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Meningitis (In The News)

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  • Meningitis 

                 
     
     
    What about the Meningitis Vaccine?   
    The Meningitis vaccine currently in use in the United States protects against the more common serogroups (A, C, Y W-135). There is currently no vaccine licensed in the United States that covers serogroup B. As such, even students who have been vaccinated against bacterial meningitis may still be vulnerable to serogroup B.
     
    I hear they are giving a special Meningitis B vaccine at Princeton, can I get it too?    
    The short answer is NO.  
    A vaccine that helps to protect against Meningitis B (called Bexsero®) had been approved for use in Europe and Australia since January 2013, but has not been FDA approved for use in the United States.  In the US, the vaccine is in its final stages of development and testing. Meningitis B is the most common serogroup in Europe, accounting for 80% of cases there, so it makes sense that they have been using it.  The FDA has now permitted the vaccine to be brought into the US and has turned to the CDC for guidance.   The CDC has advised that Princeton can begin offering the vaccine in early December to students living in campus housing whether on or off the main campus.  The vaccine will not be mandatory.  A booster dose of the vaccine is required two months after the initial dose.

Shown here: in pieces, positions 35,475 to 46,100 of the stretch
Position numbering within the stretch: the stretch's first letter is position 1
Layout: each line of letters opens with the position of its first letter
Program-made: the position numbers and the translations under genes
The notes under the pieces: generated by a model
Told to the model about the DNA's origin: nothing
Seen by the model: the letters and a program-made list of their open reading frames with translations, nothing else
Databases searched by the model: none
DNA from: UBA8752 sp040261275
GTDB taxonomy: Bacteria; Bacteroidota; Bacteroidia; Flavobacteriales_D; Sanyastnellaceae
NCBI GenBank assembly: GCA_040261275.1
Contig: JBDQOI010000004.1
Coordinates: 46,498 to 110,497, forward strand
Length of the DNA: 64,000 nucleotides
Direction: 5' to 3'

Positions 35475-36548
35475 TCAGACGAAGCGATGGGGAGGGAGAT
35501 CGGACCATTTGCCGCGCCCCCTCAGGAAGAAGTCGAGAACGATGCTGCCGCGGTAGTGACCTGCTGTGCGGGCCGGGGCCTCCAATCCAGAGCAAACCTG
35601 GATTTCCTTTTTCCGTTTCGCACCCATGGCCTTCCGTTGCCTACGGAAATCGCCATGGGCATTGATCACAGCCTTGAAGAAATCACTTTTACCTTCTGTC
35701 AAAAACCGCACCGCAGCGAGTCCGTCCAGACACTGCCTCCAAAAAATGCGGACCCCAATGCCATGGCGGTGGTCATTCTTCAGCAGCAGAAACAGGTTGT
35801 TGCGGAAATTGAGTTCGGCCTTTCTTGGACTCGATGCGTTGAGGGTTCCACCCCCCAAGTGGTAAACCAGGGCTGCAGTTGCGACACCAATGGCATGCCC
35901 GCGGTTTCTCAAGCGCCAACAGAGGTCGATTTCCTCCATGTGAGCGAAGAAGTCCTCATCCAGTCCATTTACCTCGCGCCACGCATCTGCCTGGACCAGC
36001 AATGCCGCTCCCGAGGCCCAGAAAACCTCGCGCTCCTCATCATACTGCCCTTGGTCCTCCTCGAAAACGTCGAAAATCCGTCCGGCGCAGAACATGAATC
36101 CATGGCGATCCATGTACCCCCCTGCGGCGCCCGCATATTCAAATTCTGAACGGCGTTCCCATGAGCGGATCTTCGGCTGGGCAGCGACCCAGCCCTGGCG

Princeton University began it's Meningitis B immunization this week (week of December 9th).   No new cases have been reported.
     
    An excellent source of information about Meningitis can be found at http://www.cdc.gov/meningococcal/vaccine-serogroupB.html 
     
     This page updated: 12/09/13